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WHOI Scientists Respond to Buzzards Bay Oil Spill


Woods Hole Oceanographic Institution (WHOI) scientists from diverse disciplines have responded to the April 27 spill of nearly 15,000 gallons of No. 6 fuel oil into Buzzards Bay, drawing on decades of experience studying the effects of oil spills on the marine and coastal environment.

An oil slick floats in Buzzards Bay as raindrops tap the waters surface. Photos by C. Linder, WHOI)

Robert Nelson inspects one of the oil samples.

Marine chemists have collected dozens of oil samples spilled into Buzzards Bay by the barge Bouchard 120 to determine the chemical composition of the petroleum spilled and its potential toxicity. Biologists and graduate students are participating in other aspects of the spill response, including assisting medical teams trying to rehabilitate oil-soaked wildlife. Teams will continue sampling and assisting various recovery efforts as part of the Institution¹s long-term interest and involvement in oil pollution research and its impact on society.

Plans are underway for Institution staff who have worked on the inputs, fates and effects of oil in the marine environment through the past 35 years to brief local officials in communities surrounding Buzzards Bay about the current state of knowledge on oil pollution in the marine environment in general, and what marine scientists have learned over the years about oil spills since the 1969 Buzzards Bay oil spill off West Falmouth. That spill, approximately 175,000 gallons of No. 2 fuel oil, is considered a baseline for studies of the long-term fate and effects of petroleum hydrocarbons in marine sediments. WHOI scientists have been studying the West Falmouth site regularly since 1969 and still find residues of the oil in salt marsh sediments.

Assistant Scientist Christopher Reddy of the Institution’s Marine Chemistry and Geochemistry Department and colleagues Robert Nelson, Li Xu and Emily Peacock have been sampling the recent spill of No. 6 fuel oil from the barge Bouchard 120 since the spill was first reported. Approximately 20 water samples and several floating pancakes of oil were collected April 28 as far south as Cuttyhunk and as far north as Cleveland Ledge. The team collected additional water and pancake oil samples April 30 and May 1, and more sampling is planned.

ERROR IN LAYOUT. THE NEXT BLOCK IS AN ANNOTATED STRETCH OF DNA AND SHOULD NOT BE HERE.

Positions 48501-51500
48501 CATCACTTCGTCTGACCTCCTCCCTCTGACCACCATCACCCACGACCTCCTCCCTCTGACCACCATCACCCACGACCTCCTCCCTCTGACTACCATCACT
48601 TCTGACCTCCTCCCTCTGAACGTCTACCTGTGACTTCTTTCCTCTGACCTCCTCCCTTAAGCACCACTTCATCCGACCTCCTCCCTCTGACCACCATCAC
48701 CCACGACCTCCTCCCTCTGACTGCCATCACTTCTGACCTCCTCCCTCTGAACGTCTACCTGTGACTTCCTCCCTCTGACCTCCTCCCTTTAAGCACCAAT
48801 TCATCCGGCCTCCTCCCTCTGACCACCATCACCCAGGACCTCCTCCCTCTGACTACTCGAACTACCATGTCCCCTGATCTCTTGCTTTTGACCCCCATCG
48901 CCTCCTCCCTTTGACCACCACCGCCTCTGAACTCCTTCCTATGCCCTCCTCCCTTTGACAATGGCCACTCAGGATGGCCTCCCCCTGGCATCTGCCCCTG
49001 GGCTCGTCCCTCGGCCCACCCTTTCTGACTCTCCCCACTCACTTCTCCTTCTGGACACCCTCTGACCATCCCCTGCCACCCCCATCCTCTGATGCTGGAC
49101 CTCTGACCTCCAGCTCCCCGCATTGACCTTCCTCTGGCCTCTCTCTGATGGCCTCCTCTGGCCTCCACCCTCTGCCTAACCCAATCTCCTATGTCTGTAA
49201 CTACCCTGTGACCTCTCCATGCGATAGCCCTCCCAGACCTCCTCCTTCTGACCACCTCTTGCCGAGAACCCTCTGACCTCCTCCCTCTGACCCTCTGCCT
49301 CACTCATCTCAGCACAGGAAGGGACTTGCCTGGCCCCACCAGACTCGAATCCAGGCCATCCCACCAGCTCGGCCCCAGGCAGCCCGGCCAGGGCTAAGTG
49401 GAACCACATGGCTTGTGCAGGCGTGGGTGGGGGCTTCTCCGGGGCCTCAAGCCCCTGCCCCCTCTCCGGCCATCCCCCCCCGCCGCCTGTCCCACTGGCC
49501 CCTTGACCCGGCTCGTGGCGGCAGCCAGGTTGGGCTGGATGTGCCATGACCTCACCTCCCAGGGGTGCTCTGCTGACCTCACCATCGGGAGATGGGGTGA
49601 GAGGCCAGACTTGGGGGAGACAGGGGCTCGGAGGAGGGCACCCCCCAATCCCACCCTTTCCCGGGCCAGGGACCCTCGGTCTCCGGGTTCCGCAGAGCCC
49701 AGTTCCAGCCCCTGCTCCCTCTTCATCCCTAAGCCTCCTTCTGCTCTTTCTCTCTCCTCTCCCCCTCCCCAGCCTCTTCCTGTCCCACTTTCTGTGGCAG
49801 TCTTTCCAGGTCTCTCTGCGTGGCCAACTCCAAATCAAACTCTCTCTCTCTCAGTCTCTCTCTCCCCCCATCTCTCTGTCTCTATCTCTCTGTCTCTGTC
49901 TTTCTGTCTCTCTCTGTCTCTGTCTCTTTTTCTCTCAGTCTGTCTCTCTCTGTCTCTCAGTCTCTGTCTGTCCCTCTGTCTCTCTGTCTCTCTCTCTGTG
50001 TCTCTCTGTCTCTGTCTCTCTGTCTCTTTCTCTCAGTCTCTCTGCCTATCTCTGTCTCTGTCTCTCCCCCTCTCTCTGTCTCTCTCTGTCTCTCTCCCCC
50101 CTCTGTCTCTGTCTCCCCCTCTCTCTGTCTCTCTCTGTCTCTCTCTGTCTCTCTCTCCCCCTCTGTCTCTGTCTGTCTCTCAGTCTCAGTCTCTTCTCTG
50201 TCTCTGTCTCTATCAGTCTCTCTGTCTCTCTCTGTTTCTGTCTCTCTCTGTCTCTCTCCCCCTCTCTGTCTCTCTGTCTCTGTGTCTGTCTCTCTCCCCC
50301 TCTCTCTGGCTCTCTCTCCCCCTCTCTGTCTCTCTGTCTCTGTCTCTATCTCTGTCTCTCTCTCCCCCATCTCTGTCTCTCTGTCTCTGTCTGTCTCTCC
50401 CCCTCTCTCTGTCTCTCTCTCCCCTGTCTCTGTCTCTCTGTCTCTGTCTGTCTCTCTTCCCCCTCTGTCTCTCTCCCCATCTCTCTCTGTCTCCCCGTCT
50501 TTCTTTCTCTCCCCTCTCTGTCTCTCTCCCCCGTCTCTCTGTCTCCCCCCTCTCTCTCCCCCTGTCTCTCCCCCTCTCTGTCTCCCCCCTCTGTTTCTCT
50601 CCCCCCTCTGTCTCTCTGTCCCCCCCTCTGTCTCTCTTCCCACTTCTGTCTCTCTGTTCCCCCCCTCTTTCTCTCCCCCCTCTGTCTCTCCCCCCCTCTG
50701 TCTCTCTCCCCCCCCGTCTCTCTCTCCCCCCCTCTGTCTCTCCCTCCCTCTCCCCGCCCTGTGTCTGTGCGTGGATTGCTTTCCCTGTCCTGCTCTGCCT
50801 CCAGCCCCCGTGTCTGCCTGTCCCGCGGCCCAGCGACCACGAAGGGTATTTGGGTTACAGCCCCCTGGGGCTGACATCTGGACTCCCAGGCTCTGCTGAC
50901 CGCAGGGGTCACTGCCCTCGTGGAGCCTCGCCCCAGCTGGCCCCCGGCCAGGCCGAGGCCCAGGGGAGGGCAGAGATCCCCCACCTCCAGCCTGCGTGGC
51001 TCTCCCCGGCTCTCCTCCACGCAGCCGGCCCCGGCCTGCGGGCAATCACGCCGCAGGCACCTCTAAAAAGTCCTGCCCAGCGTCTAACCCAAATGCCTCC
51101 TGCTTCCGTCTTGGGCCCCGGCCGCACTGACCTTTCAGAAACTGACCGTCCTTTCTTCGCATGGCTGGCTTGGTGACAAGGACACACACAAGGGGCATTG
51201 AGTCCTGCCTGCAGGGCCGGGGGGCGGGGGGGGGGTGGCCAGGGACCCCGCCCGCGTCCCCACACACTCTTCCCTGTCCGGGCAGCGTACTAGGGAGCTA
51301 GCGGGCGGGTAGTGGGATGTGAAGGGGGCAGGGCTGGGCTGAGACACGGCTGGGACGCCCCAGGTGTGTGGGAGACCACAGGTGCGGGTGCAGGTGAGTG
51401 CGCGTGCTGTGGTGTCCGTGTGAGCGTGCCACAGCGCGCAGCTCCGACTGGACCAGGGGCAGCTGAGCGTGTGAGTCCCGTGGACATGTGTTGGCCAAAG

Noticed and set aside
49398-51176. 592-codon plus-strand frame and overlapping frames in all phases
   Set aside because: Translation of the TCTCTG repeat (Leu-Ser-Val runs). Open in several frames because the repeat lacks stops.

The team is using traditional gas chromatography, an analytical chemistry method that partially separates and identifies the complex nature of chemicals in oil, and a novel more powerful separation and identification technique called comprehensive two-dimensional gas chromatography, available at only a few laboratories in the country. Reddy and Nelson found that many of the compounds in the oil are the same as those found in the 1969 West Falmouth and 1974 Windsor Cove oil spills in Buzzards Bay.

The abundance and type of compounds comprising No. 6 fuel oil can vary dramatically. The first sample contained a large amount of compounds called naphthalenes, which are often associated with the more toxic fractions of petroleum. These compounds are also slightly water soluble, meaning that they can dissolve into the water column, even though most of the oil appears to be floating. "We have confirmed in the laboratory that some of the naphthalenes in this No. 6 fuel oil can dissolve in water," Reddy said.

Additional chemical analyses have been performed on the oil samples since April 28, and Reddy and team have provided data to the organized response team headed by the National Oceanic and Atmospheric Administration (NOAA). Under the Oil Spill Act of 1990, oil spill response is coordinated between a number of state and federal agencies.

Biology Department Graduate Student Eric Montie has been assisting in the sea bird rehabilitation efforts. Among the nearly 60 birds currently in rehabilitation are common loons, red-throated loons, oystercatcher, scoters, eiders and Northern gannet although most are common loons. Tasks include weighing animals, taking temperatures, taking feather and swab samples for analysis, giving medications and feeding via intubation.

The Institution, part of the Cape Cod Stranding Network, has a computerized tomographic or CT 2D/3D scanner, similar to those found at Massachusetts General Hospital, that is available for diagnostic studies of marine life including seabirds. WHOI is the only US oceanographic research facility with a CT scanner and has used the technology to advance fundamental research questions on both terrestrial and aquatic animals.

WHOI is a private, independent marine research and engineering, and higher education organization located in Falmouth, MA. Its primary mission is to understand the oceans and their interaction with the Earth as a whole, and to communicate a basic understanding of the ocean’s role in the changing global environment. Established in 1930 on a recommendation from the National Academy of Sciences, the Institution is organized into five departments, interdisciplinary institutes and a marine policy center, and conducts a joint graduate education program with the Massachusetts Institute of Technology.

Shelley Dawicki | WHOI
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